155 (7.9)

70 (7.8)

0.836

Discussion

In the present study, we investigated the association between metabolic syndrome and the job rank in a car manufacturing company. Based on our findings, there was no difference between the job rank groups regarding metabolic syndrome. However, the frequency of workers with low HDL levels was significantly higher in workers with chemical exposure.

The overall prevalence of metabolic syndrome in our study was 7.7%, which was actually much lower than that reported in other studies performed in general Iranian population. The prevalence of metabolic syndrome in Tehran Lipid and Glucose Study was 30.1%, almost four times that we found.10 The reported prevalence of metabolic syndrome in Iran ranges from 10% to 60%.13 The low prevalence of metabolic syndrome in our study might be due to the “healthy worker effect;” the workers were routinely selected from young and strong individuals, went under periodical medical examination, and sports facilities were provided for them in their workplace, regardless of their job rank. Furthermore, our study included only male participants and this can also influence our results.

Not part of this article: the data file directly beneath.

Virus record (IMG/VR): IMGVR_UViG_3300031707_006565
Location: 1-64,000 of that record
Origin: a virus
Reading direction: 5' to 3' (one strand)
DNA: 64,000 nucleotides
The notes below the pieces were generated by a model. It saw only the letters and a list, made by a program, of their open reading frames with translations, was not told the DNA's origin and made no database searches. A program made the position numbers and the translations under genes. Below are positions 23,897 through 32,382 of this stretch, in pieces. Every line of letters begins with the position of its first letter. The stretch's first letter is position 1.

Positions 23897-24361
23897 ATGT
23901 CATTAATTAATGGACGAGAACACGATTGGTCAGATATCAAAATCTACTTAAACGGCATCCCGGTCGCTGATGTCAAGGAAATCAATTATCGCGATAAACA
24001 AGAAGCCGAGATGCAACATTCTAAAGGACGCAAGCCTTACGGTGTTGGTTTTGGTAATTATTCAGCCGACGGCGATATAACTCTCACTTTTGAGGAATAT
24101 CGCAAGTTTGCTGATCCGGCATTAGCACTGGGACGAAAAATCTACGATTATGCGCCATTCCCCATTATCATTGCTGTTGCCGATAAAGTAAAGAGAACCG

Another reason for the observed low prevalence of metabolic syndrome in our study was probably the age of the participants. The prevalence of metabolic syndrome increases by age.21-23 The mean age in our study was 37 years. Therefore, a comparison with an age-matched control group from general population could help to determine if occupational factors could influence the development of metabolic syndrome.